Summary: France is a beautiful country to visit. Nevertheless, for different reasons it needs good planning. Below are six things to consider in order to not screw up your trip to France.
Although France is my native country, I’ve started looking at it with a traveler’s eye since I’ve been living abroad and traveling for quite a long time. Traveling has made me conscious of things about my own country I would never have thought about before. If you’re planning a trip in France, just like for any other country, there are several things you need to take into consideration to make your trip more pleasant and enjoyable.
After having experienced the weather in several parts of the world (such as North and South America, Asia and the Middle East), it appears to us that France and Europe in general have the most unstable weather ever! Even relatively tough parts of our planet (like Canada, for example, or the Andean Cordillera) are way more bearable than Europe. There are several reasons for this. First, in France, weather and specifically temperatures can change drastically from one day to another. Second, seasons are unpredictable. You can have a whole canalicular summer, and then it can rain three months non-stop the next summer.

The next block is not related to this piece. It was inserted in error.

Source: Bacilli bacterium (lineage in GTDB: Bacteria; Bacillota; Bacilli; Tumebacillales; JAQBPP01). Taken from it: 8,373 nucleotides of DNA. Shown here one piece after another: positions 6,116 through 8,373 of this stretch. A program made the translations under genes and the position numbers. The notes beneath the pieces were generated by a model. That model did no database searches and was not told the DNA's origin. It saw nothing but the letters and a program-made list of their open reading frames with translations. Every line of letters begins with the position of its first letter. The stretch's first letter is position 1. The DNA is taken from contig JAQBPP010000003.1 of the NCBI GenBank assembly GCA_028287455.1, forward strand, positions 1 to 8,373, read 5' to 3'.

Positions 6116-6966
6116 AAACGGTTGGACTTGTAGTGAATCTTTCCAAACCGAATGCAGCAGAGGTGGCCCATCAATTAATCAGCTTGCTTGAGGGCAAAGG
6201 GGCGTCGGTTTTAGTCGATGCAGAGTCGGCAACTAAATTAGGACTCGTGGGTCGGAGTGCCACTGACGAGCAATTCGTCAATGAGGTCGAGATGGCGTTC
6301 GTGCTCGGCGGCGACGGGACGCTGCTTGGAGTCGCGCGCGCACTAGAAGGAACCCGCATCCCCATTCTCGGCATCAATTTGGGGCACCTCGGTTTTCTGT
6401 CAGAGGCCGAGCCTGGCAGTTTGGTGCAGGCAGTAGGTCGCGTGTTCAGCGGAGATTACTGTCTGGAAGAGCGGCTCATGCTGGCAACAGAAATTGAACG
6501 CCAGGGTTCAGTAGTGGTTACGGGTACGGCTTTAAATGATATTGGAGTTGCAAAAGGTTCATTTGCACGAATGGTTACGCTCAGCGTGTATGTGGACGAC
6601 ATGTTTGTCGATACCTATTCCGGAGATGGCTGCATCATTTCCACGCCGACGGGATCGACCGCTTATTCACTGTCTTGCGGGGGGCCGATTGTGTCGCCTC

Winters can be as cold as the Canadian ones, or cool without being too cold—both with and without snow. This is a kind of challenge for your body because it is harder to adapt. My Egyptian friends who traveled to France used to say that in France you can see the four seasons in one day.
Now, this may sound very inconvenient while traveling in the country, but the good thing is that this kind of weather is also the reason for our gorgeous landscapes and great diversity of enlightenment that will surely amaze you and then enhance your photography skills!
Here are our thoughts about the weather in France:
While traveling abroad I’ve noticed that in general people love France, or typically have a good reaction when you say that you’re French—but when you dig a little bit deeper you realize that French people don’t have such a good reputation in matters of behavior and interaction with others! As the Spanish say, “In France, everything is great but the French.” I have come to the conclusion that there is always that kind of paradox with the French—good and bad at the same time. The two bad characteristics that comes up the most when people mention the French are their arrogance and that they are grumpy people—which is mostly true.
So how are you going to deal with that?
First, many French (especially in big cities) are not 100% French, but come from different backgrounds, which makes them more pleasant.
Second, these grumpy attitudes might be a superficial way to judge the French. When you get to know people better they aren’t that bad.
Third, people in small towns and villages (like elsewhere in the world) are much more authentic and not so complicated or sophisticated.
The other thing you will have to take into consideration is the fact that most people don’t speak English. However, this isn’t any worse than elsewhere in non-Anglophone countries—and isn’t that part of traveling after all? People will try to help you most of the time.